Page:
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Planet Coffee

Coffee has ushered in a new era of consumer spending, whether it’s in pursuit of fresh-roasted beans, flavored grounds, bigger and bigger mugs, brick and mortar stores, or main street diners serving the finest selections from Ecuador or Costa Rica.

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Celebrating Small Businesses

John F. Kennedy started a tradition in 1963 as the first U.S. President to designate a National Small Business Week. Fifty-five years later, the proclamations continue as a way to recognize the important contributions of entrepreneurs and small business owners.

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Play Ball: Hope Springs Eternal

Even with a winter that won’t go quietly away, baseball and other spring sports are now underway. Sort of. Young men find places indoors to hit baseballs into nets or off tees. On those dreary days of thirty degree temperatures and a steady rain, a baseball game may still be contested. Even avid fishermen(women) would likely have packed it in for another day.

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Serious Spending

Tracking spending habits is likely neither an art nor a science. For decades, retailers have relied on pricey market research from advisors before decisions are made to invest in a particular community or region. Advisors help answer questions about the ability of consumers to support a new store or the latest franchised restaurant. One part art; one part science.

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Thinkers, Makers, Doers

To outsiders, the perception of Wisconsin may still include beer, brats, cheese, Packers, Badgers, cold winters, and dairies. Community boosters add technology, innovation, advanced manufacturing, and entrepreneurial spirit to their lists.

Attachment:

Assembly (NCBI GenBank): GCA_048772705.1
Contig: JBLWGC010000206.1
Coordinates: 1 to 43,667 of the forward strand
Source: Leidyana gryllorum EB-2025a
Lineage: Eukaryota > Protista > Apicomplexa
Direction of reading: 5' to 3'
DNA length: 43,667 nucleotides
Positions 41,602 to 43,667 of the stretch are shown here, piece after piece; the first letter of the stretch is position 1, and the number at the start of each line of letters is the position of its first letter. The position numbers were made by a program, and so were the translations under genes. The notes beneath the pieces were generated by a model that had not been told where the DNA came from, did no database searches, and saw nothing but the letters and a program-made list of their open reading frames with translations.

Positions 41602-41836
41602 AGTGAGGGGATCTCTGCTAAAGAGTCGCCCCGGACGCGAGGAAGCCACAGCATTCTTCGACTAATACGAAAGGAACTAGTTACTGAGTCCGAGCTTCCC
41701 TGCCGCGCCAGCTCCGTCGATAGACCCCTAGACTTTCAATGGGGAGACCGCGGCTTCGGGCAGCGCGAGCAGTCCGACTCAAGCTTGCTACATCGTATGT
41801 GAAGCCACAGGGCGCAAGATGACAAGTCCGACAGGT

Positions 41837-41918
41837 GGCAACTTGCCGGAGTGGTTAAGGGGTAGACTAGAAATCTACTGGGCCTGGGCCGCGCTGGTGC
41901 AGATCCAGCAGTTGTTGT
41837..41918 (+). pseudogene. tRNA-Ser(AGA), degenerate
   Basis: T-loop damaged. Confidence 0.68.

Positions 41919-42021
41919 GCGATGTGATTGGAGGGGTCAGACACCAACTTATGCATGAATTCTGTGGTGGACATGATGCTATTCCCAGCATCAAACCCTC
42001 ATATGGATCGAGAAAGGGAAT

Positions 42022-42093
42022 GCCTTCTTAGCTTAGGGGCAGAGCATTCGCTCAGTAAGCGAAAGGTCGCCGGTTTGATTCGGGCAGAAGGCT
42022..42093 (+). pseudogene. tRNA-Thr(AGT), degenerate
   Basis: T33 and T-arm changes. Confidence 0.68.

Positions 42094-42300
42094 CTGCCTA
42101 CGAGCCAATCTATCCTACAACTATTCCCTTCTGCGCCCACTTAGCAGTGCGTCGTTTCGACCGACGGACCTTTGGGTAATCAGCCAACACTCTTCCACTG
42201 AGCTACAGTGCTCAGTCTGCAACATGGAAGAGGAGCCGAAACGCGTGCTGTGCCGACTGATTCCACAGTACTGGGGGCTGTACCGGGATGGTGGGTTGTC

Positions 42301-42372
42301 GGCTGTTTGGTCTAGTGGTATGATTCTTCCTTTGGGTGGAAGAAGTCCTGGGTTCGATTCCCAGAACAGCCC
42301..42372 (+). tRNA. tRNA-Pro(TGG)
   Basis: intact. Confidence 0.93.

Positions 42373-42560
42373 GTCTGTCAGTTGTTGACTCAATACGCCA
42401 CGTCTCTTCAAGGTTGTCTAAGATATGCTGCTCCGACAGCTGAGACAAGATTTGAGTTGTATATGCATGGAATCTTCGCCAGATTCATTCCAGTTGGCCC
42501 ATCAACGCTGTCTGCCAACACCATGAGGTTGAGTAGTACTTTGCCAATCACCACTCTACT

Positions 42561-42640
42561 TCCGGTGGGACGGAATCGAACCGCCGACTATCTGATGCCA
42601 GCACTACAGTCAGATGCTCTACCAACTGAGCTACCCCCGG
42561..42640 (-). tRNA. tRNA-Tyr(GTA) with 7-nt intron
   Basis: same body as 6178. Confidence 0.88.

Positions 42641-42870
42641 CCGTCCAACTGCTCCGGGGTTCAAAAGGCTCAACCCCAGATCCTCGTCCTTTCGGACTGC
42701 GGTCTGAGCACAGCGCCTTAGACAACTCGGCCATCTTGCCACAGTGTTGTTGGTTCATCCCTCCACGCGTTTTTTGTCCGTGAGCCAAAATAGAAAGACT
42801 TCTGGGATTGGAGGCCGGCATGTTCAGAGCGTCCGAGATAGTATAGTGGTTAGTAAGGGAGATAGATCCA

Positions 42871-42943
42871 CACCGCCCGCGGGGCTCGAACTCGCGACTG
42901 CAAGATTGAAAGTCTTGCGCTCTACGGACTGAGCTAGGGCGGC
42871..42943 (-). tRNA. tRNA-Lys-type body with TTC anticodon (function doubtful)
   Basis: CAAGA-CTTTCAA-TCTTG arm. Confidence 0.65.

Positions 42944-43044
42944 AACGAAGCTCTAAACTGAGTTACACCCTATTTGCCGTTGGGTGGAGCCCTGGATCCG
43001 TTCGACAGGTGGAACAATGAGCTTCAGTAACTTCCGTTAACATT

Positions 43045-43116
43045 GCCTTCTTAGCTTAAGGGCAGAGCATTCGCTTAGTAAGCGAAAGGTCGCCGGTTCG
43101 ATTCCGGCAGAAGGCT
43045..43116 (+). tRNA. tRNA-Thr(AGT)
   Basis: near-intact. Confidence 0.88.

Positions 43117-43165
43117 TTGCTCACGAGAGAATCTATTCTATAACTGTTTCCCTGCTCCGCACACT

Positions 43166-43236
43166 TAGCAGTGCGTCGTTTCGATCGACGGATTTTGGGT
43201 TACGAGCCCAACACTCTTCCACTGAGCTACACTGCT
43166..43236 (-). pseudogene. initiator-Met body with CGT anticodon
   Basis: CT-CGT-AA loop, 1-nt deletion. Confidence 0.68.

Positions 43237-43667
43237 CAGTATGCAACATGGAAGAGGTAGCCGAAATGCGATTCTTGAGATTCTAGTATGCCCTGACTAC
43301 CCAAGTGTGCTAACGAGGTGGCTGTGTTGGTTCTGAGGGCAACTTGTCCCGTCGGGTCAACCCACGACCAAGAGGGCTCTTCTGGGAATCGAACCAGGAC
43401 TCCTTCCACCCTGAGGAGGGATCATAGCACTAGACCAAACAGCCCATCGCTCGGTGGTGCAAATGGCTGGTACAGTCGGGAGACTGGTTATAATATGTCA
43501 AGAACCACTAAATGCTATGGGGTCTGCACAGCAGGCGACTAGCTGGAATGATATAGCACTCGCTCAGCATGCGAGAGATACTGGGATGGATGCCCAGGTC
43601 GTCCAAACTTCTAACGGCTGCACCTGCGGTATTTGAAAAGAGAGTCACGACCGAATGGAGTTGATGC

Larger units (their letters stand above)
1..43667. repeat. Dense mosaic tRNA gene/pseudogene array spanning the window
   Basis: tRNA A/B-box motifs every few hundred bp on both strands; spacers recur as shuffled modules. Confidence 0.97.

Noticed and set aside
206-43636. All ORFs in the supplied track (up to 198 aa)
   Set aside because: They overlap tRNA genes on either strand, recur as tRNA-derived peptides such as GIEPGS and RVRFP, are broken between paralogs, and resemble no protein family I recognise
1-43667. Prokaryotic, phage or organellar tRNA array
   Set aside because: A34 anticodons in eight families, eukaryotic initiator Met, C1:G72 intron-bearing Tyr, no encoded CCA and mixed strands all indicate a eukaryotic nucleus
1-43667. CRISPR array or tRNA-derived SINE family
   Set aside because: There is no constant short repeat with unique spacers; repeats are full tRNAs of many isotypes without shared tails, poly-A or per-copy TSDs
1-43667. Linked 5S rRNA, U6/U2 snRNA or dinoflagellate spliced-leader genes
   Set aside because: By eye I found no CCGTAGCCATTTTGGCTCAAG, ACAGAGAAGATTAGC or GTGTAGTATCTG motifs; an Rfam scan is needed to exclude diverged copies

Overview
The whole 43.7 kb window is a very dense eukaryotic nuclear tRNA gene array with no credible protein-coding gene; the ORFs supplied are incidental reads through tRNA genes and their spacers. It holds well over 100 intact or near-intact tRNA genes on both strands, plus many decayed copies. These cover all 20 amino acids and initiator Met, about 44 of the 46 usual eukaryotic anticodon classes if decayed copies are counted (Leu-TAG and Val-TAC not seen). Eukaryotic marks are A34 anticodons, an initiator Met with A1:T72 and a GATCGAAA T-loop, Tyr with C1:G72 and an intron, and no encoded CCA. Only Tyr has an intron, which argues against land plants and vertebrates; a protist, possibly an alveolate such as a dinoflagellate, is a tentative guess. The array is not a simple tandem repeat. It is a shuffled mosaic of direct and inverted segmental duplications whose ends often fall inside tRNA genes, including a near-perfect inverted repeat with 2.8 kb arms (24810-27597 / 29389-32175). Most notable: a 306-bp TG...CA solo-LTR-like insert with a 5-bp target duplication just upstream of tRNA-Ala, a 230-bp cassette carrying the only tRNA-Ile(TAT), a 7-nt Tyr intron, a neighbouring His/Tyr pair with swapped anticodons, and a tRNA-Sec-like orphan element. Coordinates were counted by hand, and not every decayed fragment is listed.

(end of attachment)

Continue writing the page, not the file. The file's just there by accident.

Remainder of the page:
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American Pie

Whether it’s East L.A. or East Overshoe, there may be occasional coffee shop chatter that your community is on the brink. First, don’t believe it. And second, find inspiration in Grand Rapids, Michigan.

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Population Gains. And Pains

Last fall, the Wisconsin Department of Administration (DOA) finalized population estimates for local units of government, as of January 1, 2017. The DOA says St. Croix County grew by 4.13 percent since the 2010 Census and added 3,483 new residents.

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New Year’s Resolution: Better Nutrition

A New Year is filled with well-intended resolutions. Health clubs are packed with new members, but by February or March, many give up, falling to what a misguided economist may call the Law of Diminishing Resolution.

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For the Sake of Old Times

A Scotsman named Robert Burns is credited with authoring a poem in the 1780s that many still use to bid farewell to an old year as a new one is welcomed. The poem (now folk song) is called Auld Lang Syne. With cocktail glasses and beer mugs hoisted high, more than one person may have tripped over the words in a moment of revelry.

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Cracking the Code